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    sure, google maps are cool when...say...you're shackled to your desk in some soulless corporate high-rise. i've probably created about 30 alternate routes with the google maps pedometer hack.

    but google maps and satellite views are limited. the maps are not detailed enough and are often outdated. for example, there's a bike path near my house that's not on the map even though it's been there for 15 years. the satellite maps are useful as long as you don't live where there are trees -- i can't even see my own house on the satellite view, much less anything that i didn't already know was there.

    GPS has a number of drawbacks. the screens are small, and sometimes you need to see a bigger area. and they need batteries.

    i still think that a good map combined with time spent on the ground is where it's at. besides, this is the only thing that allows you to understand what the traffic is like, what the road surface is like, and most importantly -- where the coffeeshops are located.

  10. #10
    Dare to be weird!
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    Quote Originally Posted by svwagner
    ...and most importantly -- where the coffeeshops are located.
    LOL!! And restrooms too...

  11. #11
    Senior Member mpop's Avatar
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    Quote Originally Posted by svwagner
    GPS has a number of drawbacks. the screens are small, and sometimes you need to see a bigger area. and they need batteries.
    Depending on the GPS the first one might not be an issue, my gps is not a mapping one. It only displays the following by default speed, heading, north, Lat and Long. Then the other display is if I tell it I want to go to a waypoint it will show me which direction, how far from current location, speed, and bearing (what ever that is)

    I still have to create my own route, but as I use it, it will get me closer and closer to the waypoint, and I have a few programmed in that I know the areas around, so when I get close to them I am able to figure out where I am again.

    Ya the needed batteries suck but what can you do.
    Michael P. O'Connor
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  12. #12
    Dare to be weird!
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    The best shortcut I've found so far in my area is a little known pedestrian crossing under some high speed railroad tracks that cut my city in half. It connects two office building parking lots. A long time ago both properties used to belong to the same company, and that entitled them to a private railroad crossing. All the other public crossings have evolved into arterial roads with no shoulders and big over/underpasses. I found out about it by asking some friends who are model train hobbyists, they know about such things.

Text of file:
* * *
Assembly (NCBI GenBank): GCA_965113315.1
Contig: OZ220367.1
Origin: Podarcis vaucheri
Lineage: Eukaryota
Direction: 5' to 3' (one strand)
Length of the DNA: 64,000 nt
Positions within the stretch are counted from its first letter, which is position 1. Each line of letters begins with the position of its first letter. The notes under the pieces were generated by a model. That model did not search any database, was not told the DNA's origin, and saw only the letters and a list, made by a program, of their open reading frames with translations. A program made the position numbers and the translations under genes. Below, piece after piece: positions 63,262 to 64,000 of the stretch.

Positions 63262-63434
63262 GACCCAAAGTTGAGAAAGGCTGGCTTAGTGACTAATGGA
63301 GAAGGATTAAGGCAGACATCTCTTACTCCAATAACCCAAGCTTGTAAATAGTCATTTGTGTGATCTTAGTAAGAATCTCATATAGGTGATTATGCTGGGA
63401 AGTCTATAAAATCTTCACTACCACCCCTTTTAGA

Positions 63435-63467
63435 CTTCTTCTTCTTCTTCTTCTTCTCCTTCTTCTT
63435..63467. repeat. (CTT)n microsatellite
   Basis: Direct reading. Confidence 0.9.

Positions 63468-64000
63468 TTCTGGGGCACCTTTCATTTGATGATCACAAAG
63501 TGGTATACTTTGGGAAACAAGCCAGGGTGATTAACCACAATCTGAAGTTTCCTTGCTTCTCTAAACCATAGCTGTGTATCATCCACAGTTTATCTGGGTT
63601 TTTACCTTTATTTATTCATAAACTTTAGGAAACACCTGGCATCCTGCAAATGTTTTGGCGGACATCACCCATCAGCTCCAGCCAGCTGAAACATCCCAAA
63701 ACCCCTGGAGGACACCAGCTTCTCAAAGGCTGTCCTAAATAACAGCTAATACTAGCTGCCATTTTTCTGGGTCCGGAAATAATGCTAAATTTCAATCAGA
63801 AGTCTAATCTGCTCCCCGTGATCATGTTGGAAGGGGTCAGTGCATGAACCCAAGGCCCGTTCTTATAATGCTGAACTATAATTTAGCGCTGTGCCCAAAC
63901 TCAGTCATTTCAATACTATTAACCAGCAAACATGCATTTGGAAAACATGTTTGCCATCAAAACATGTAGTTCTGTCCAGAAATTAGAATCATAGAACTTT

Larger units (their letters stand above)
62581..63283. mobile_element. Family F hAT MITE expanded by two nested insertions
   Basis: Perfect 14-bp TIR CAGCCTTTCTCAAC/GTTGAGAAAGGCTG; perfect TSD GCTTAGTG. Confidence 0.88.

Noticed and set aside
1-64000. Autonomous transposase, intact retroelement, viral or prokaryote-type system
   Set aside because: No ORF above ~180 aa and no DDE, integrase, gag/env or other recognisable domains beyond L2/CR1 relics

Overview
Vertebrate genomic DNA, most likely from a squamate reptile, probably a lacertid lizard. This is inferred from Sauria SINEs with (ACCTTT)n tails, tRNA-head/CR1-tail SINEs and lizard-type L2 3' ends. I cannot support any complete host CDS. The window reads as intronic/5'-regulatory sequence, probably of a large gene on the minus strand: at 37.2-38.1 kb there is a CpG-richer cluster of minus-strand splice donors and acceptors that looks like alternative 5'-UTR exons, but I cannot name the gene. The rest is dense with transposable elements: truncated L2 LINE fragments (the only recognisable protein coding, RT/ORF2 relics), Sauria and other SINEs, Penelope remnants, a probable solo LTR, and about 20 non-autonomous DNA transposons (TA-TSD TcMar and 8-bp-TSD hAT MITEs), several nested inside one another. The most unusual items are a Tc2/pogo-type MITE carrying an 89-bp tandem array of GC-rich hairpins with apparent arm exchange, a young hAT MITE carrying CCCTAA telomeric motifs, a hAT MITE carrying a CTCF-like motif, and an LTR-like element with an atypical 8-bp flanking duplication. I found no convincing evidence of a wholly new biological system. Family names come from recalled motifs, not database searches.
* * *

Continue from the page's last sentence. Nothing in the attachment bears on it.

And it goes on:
There are a fair number of pedestrian bridges over creeks here in the older parts of town. As far as I know they don't appear on any maps. I think they were put in a long time ago when children were expected to walk to their neighborhood schools.

  13. #13
    wrench
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    http://earth.google.com

    it's the greatest thing, ever. you can make buildings 3d, tell it to show you bars, coffee houses, whatever. it's just AMAZING!!! So many options, i don't even know.

  14. #14
    Senior Member biodiesel's Avatar
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    I'll take the known route TO work/ whatever.
    Then something new on the way home.

  15. #15
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    I disovered a new feature on my Garmin and that it tracks my route and displays it on the sofware with my computer. Yes, I know it's expensive but it's incredible how powerful this device really is and it tracked everywhere I went during my weekend trip. The batteries I use are rechargable so this is a non-issue.

    As one person said, short cuts are often not on any maps because the motorist canot go through parks for instance and has to take the long route. I know of an abondoned rail road that people use to commute on but it's not on any map because it's a rails to trails.